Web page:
Peter Carter OBE, Chairman St. Andrews Charity, Northampton, England
Frequently when discussing resilience, the emphasis is on individual resilience, however a key characteristic of working in the health service is teamwork.
In these taxing times it’s worth reflecting on how teams, that are under huge pressure, work and the resilience needed to ensure they thrive and continue to be effective.
As I write, team working in the health service is a feature in news broadcasts. The toll on the staff will become more apparent as time goes on. The demands will be unrelenting for weeks, possibly months to come.
Sustaining this over a long period will not be without its setbacks. To say there will be a few “Bumps in the road” for some teams, will be an understatement.
It caused me to reflect on how do the most successful teams sustain their resilience and why do some teams not sustain it? The work of Kirkman, Stoverink, et al suggests there are 4 factors characteristics of successful and resilient teams.
They believe they can effectively complete the task together.
Although each member of the team will have confidence in their own ability, team members collectively believe that they can be effective and complete tasks.
They share a common mental model of teamwork.
All team members must be on the same page about their roles, responsibilities, and the ways they interact with each other during adversity.
They are able to improvise.
Teams must be able to improvise and develop new ideas or ways of handling adversity. Improvisation is really about the deliberate process of handling adversity.
They trust one another and feel safe.
Team resilience is enhanced when members share the belief that it is safe to take interpersonal risks such as offering unusual or creative ideas without fear of being criticised.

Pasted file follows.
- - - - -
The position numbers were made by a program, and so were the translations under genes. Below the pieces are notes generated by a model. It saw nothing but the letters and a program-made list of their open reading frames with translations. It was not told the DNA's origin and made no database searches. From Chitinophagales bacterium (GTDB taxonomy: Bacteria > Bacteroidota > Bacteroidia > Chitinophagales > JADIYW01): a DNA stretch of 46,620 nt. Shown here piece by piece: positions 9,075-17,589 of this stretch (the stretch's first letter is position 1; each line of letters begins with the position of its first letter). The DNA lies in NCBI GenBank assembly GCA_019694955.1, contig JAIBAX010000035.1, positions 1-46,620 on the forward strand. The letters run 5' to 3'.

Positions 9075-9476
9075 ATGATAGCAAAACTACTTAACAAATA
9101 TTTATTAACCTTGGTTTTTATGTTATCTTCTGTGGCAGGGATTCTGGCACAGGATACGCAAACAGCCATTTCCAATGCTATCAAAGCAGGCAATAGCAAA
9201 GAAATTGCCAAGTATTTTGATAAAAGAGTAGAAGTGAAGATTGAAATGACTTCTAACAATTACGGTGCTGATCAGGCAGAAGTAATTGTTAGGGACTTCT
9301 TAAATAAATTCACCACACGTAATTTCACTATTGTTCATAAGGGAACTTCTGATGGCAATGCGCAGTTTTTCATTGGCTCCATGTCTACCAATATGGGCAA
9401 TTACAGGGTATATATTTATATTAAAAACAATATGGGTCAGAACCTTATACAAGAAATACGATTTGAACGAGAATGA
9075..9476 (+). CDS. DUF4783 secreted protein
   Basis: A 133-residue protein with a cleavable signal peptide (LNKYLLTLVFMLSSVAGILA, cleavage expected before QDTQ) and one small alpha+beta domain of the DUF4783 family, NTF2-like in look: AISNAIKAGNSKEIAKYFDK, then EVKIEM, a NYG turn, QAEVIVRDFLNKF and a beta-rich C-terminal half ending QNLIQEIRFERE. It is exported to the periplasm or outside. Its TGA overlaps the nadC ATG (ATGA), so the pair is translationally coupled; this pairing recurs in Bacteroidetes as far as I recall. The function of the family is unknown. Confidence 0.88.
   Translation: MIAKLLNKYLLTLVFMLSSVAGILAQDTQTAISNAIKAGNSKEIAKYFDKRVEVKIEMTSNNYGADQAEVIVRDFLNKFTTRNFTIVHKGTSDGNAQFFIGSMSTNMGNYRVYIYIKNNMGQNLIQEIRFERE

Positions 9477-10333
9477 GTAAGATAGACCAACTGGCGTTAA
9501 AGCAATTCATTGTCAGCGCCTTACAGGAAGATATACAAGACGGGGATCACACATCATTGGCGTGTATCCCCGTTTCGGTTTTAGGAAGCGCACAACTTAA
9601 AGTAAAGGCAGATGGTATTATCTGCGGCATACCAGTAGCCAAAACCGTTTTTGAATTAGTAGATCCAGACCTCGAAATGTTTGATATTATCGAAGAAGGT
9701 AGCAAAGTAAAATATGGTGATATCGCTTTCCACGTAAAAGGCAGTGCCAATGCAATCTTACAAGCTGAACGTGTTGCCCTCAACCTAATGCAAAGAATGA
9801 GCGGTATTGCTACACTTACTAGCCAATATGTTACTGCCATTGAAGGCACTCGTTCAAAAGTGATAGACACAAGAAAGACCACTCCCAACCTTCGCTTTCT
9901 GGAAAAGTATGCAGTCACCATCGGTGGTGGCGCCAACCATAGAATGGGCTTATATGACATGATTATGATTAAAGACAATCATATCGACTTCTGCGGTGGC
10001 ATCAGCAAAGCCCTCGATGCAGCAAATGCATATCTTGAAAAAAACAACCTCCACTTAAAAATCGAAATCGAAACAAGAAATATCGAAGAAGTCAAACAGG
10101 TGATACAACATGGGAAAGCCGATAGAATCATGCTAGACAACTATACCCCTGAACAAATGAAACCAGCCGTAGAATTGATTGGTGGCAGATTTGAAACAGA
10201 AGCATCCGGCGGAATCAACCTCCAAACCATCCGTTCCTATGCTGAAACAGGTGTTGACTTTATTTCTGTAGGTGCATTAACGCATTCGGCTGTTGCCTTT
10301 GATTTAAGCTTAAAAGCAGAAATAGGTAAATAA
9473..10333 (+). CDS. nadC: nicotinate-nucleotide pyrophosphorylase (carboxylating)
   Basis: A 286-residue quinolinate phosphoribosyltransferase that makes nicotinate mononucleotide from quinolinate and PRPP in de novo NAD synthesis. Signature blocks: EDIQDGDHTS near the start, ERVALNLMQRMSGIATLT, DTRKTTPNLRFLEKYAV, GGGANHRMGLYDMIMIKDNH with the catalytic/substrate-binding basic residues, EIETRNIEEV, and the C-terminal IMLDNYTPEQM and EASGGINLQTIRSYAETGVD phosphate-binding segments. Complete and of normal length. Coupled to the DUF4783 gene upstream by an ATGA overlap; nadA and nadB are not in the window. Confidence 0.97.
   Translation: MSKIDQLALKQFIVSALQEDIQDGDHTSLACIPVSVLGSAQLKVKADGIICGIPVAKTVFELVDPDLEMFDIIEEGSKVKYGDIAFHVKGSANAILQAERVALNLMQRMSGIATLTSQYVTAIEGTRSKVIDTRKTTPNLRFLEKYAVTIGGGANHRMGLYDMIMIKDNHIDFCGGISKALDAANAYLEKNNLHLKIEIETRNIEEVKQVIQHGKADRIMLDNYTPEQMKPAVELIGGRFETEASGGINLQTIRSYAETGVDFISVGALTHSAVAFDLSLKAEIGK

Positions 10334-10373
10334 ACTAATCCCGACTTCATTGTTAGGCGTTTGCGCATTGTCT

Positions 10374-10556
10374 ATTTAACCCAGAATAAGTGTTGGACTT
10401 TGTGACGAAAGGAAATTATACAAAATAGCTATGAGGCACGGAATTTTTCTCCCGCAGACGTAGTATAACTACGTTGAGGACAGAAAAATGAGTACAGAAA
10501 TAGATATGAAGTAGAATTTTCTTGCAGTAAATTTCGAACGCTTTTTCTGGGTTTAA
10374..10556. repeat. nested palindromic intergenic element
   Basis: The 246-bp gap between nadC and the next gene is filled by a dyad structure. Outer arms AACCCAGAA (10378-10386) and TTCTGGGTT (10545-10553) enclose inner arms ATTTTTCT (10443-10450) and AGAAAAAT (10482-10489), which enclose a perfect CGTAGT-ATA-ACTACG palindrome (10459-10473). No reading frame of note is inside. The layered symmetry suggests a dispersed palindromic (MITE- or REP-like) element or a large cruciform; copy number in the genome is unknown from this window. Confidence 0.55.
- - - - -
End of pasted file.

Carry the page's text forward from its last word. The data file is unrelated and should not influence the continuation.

These four components will be needed now more than ever in the NHS. The teams that will not function well during these times are those who do not have these pre-existing characteristics. You will not be able to develop them in the white heat of an NHS working under such extreme pressure.
Last year I spent 6 months as interim Chair of the North Middlesex University Hospital NHS Trust. This Trust serves one of the most deprived areas of the UK. The population in the south of the Trust is among the most economically deprived thought the entire country. This in turn results in the Trust having to cope with disproportionate levels of ill health. Where you have poverty, you have illness.
The A&E as you would expect is very busy. On top of the pressures described there is the overlay of the North Middx A&E having to cope with one of the highest levels of knife crime in the country.
In all my years of working in the NHS I have never come across a more motivated and resilient team in their A&E dept. This team has all of the characteristics described above.
Brilliantly led and a truly multi-disciplinary approach where each member of the team is valued, respected and is comfortable with suggesting new ideas and challenging any perceived wisdom, and a CEO in Maria Kane who trusts the team and allows them to get on with the job.
Where it goes wrong and we find teams that are not resilient, is where there is a hierarchical approach to the work. The lower down the pecking, order the least able you are to make suggestions let alone challenge those in more senior positions. The appointment of Eamon Sullivan as Director of Nursing at the Nightingale Hospital is inspired and does not surprise me. An experienced man who among his many roles served in Iraq and Afghanistan during the two conflicts as an army reservist in the defence medical services. I visited both countries during the conflicts and witnessed teamwork and resilience in the highest order.
The Armed forces are often caricatured as being hierarchical. This is undoubtedly the case but should not be used pejoratively. The Armed forces empower every rank to make a contribution. They have the ability to challenge orders albeit it through and agreed protocol.
Seeing health staff working under such difficult circumstances was inspiring and impressive in equal measure. The NHS will face similar challenges. With the right leadership and the collegiate working that will be needed, I am confident the NHS can come through. Any manager who believes they can drive as opposed to lead will fail, as will their teams and ultimately, they will fail their patients. I have faith in people like Eamonn and the countless other leaders in the NHS who will exude the four characteristics I have described.